Cleveland Guardians: Is there any way to make Rhys Hoskins work on this roster?

Rhys Hoskins would be a great signing for the Cleveland Guardians, but how exactly would he fit on this roster?
World Series - Houston Astros v Philadelphia Phillies - Game Three
World Series - Houston Astros v Philadelphia Phillies - Game Three / Tim Nwachukwu/GettyImages

The Philadelphia Phillies are no doubt moving on from Rhys Hoskins, evidenced by the team committing to Bryce Harper at first base going forward.

In theory, Hoskins - coming off a torn ACL that kept him out all of 2023 - would be a perfect fit for the Cleveland Guardians. The 30-year-old has been a model of consistency over his six years in the majors, essentially a guarantee to get you at least 20 home runs and 20 doubles, going 30/30 twice in 2018 and 2022. He also has a career slash line of .242/.353/.492 with a career 125 OPS+, so it's pretty wonderful imagining him slotting into the Guardians lineup to help out José Ramírez and Josh Naylor.

But here's the question: Where exactly would he fit (there's also the question of whether Cleveland would be willing to pay him)? And how many days would you actually be able to get both him and Josh Naylor in the lineup together?

Hoskins is, of course, a first baseman by trade; he hasn't dabbled in the outfield since his rookie season. He could also DH for Cleveland, but any of these scenarios seems to leave out Naylor, currently entrenched as the team's first baseman. Given his return from a torn ACL, it does seem to make sense to roll out the DH red carpet for Hoskins, but then again, Naylor could benefit from the same treatment; Naylor did have 116 plate appearances at DH in 2023.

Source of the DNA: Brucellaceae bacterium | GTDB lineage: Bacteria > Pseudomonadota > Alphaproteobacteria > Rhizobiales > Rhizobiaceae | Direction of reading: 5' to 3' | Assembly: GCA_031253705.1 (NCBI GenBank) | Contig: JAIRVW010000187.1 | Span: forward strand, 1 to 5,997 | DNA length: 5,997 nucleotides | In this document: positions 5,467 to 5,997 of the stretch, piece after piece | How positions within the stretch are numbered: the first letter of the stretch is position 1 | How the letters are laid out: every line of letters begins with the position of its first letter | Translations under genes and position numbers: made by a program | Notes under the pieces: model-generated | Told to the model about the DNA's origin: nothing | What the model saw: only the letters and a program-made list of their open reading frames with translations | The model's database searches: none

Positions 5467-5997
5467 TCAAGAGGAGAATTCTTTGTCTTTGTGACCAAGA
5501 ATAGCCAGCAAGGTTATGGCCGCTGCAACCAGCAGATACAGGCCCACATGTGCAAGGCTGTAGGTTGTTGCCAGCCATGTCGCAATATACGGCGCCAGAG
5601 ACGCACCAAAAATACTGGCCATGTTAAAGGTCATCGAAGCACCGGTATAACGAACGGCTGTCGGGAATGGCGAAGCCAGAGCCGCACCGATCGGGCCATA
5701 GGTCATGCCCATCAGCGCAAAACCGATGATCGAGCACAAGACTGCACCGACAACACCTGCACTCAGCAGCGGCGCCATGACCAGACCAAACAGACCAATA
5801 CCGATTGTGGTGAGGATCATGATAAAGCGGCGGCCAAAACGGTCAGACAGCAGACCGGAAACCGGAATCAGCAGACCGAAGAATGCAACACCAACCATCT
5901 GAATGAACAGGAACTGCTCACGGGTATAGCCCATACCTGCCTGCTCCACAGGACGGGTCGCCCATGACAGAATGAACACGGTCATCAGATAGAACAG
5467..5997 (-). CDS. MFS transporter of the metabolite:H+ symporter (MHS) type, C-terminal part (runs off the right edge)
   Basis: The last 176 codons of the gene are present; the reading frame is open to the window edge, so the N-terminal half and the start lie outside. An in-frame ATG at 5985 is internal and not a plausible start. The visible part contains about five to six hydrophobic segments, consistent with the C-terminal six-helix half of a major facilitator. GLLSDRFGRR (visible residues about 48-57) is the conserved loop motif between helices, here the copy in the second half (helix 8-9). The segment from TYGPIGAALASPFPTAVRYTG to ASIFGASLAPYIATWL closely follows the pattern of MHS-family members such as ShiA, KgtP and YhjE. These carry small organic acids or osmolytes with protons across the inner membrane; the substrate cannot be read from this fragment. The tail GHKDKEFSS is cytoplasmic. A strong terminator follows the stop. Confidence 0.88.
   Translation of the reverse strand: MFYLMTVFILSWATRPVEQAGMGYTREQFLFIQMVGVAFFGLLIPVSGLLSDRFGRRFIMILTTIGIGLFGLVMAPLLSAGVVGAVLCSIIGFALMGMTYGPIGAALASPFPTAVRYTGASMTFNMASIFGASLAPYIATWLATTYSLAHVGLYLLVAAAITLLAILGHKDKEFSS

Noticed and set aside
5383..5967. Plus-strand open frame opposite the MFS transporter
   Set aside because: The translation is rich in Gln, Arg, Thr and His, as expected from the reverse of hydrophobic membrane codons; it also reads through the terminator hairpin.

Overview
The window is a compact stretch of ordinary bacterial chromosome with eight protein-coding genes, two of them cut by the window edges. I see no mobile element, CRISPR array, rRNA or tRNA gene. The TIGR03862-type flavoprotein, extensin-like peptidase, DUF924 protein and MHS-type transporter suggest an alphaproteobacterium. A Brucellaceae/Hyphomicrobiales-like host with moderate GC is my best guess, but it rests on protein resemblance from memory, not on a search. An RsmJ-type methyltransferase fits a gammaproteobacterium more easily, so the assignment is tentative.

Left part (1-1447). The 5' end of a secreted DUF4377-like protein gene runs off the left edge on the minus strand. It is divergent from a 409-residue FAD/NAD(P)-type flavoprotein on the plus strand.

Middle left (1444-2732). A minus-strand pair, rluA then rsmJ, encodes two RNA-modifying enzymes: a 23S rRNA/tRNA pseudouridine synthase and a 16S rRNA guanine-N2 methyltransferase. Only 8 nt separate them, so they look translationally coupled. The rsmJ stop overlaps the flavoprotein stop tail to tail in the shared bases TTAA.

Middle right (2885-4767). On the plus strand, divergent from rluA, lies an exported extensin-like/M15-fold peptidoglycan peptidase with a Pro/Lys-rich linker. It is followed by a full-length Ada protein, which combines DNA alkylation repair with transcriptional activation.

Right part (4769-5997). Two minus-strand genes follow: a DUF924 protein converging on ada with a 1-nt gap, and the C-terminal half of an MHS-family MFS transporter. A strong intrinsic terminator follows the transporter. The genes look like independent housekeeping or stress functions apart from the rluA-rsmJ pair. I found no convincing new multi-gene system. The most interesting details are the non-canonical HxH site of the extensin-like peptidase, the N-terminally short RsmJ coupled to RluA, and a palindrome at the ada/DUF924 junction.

There is also the possibility that top prospect Kyle Manzardo enters the equation early next season. Suddenly, the Guardians would have three first basemen. But with a little creative imagining of the roster, they could make it work.

What Would It Take to Sign Rhys Hoskins?

MLB Trade Rumors predicts a Hoskins contract of two years, $36 million, with teams like the Twins, Angels, and Phillies (yeah, still them) in the mix.

If that's really what the market ends up being for Hoskins, that's actually still in the Guardians' wheelhouse. After all, they did just give Josh Bell a two-year, $33 million deal this past year. Though that move ultimately blew up in their face, a deal like that is about as low-risk as you can get.

And this author at least is firmly in the camp of when you have the chance to add a good hitter, you simply find a way to make it work. There's an easy-to-envision scenario in which first base becomes something of a revolving door between Naylor, Hoskins, and Manzardo, with either of those three DHing at any given time. Naylor could certainly find himself playing a little more right field as well. After all, it's not like Cleveland is currently swimming with right-field options.

And the other thing is, signing Hoskins would prevent the potential ramifications of Naylor being injured at any point during the season. When he was on fire last season, there was actually a time when the Guardians had one of the hottest offenses in baseball. But when Naylor went down in late July with an oblique injury, the offense once again fell off a cliff in August. It would be nice to have more potential insurance at first base just in case.

But the truth is, there is likely going to be a lot of competition for Hoskins' services. And given Cleveland's cheaper options in this scenario and their typical lack of creativity in free agency, it just doesn't seem likely the Guardians would pursue him.

But he sure would look good in a Cleveland uniform.